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Scaling back wind farm
hurts climate efforts
Re. “Wind farm redo to power 47,000 homes,” Page A1, Sept. 25:
While I am a member of the Audubon Society, I find the scale down of the proposed project by a factor of three versus the loss of raptors totally unbalanced.
As deplorable as the loss is, eventually raptors will learn to avoid these blades. Animals do adapt: Deer have learned to avoid hunters by laying still, a technique that would be disastrous with mountain lions.
Renewable energy is the lifeline for our future. We should research ultrasound sound emission so raptors stay away, or look into suitable decoys. Should the problems persist, additional breeding programs could take care of the loss. Some 2 billion songbirds in the U.S. alone are killed by house cats each year, without any action there.
If we don’t get the energy and climate problem under control, raptors will, unfortunately, become an afterthought.
The A’s do deserve
better … ownership
The writer of the “A’s deserve better than half-empty Coliseum” (Page A6, Sept. 29) was correct A’s players and fans deserve better. But the solution is not to let the team go; rather the owner to invest more or sell the team.
The team has had and can draw 3 million fans when it has a great team. The owner appears to be making a profit at the expense of fielding a team that is more competitive and has more depth. Instead, he should consider his income is in the immense appreciation of the team’s value since he purchased it. Until then, we will continue to see our star players leave, like Marcus Semien, and fewer fans.
The owner also needs to stop talking about moving to Las Vegas.
Lastly, the owner should be “rooted in Oakland” and consider the Coliseum site if the Howard Terminal project cannot go forward. And if not, sell the team.
State PG&E takeover
could help solar access
I believe it is time for the state to take over PG&E, and, instead of raising rates on solar power, make our gas and electricity as inexpensive as possible.
The more solar energy, the less need for fire-causing utility poles, and the more secure our environment from fires and climate change.
The talk of burying the utility lines is simply appeasement. It would be unbelievably costly and take years and years. Much better if small towns in fire areas could generate electricity through their own solar and wind power.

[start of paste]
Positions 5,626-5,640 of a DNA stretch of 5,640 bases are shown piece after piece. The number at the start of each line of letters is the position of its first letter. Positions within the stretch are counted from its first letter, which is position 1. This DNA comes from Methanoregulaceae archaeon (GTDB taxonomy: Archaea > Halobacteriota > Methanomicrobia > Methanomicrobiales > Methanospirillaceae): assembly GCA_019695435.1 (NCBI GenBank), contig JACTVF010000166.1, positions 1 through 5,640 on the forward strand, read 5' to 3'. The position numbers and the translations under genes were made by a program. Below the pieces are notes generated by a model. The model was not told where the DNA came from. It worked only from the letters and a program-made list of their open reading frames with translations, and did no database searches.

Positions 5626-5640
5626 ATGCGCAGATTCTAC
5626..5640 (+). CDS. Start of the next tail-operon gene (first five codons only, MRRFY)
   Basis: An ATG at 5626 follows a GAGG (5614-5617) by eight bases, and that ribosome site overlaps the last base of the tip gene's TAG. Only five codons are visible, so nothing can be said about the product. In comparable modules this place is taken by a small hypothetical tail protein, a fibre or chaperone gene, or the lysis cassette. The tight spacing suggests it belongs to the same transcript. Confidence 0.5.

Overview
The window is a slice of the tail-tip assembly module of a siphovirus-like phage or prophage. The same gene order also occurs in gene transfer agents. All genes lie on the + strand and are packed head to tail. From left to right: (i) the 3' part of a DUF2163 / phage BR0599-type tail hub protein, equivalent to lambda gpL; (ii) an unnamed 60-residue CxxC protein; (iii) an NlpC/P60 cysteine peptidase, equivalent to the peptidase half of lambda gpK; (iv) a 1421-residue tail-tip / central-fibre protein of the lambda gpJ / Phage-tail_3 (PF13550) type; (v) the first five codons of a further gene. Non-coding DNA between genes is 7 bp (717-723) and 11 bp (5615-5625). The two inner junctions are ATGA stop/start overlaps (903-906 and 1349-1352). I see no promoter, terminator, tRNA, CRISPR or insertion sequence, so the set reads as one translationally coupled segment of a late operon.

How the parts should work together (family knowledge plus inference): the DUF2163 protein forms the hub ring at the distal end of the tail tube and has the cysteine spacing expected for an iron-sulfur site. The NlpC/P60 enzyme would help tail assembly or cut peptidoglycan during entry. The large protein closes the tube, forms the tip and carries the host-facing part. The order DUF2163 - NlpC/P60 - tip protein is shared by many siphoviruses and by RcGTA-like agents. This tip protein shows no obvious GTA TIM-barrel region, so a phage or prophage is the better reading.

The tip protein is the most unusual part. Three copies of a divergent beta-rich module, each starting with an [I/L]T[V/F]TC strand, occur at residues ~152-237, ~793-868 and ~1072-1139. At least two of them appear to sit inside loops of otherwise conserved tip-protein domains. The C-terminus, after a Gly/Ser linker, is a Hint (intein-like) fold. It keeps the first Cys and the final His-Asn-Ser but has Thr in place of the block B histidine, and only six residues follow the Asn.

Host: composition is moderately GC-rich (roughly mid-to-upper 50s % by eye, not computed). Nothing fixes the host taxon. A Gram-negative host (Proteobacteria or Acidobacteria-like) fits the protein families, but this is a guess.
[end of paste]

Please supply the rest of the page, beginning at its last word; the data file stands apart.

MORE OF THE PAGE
Expanded solar would
improve climate, fires
I am writing in response to Rene Wise’s letter (“Governor must act to save rooftop solar,” Page A6, Sept. 30). There are many compelling reasons to combat PG&E’s blatant attempt to limit solar power.
We currently have two of the largest forest fires caused by PG&E’s lack of regard for our safety, with many homes lost and lives disrupted. If we spend money on wind and solar power with battery backup for many small communities in forested areas, we would not have forest fires caused by unmaintained power lines. Every watt created by solar or wind power also reduces the threat of climate change.
Please write to our governor and the California Public Utilities Commission to increase solar energy.
Bias is evident in
Petito case coverage
The case of Gabrielle “Gabby” Petito shook the entire country over the last few weeks. Unlike other cases, the extensive news coverage, FBI involvement, and sense of urgency have helped her family in finding her.
The suspension of news anchor Frank Somerville (“KTVU again removes Frank Somerville from the air,” Page B3, Sept. 26) reflects how the media does not address the inequality people of color experience and left a bad taste in the Bay Area communities’ mouths. He pointed out the difference between this case and those of missing women of color and indigenous women who haven’t been found. Somerville, unlike others, stepped up and said what had to be said.
Although Gabby Petito’s case is absolutely heartbreaking, Somerville is right. There is an obvious issue of hundreds of cases of women of color and indigenous women being swept under the rug and have received no justice. There needs to be equal energy toward people of color cases as there is for cases like Gabby Petito.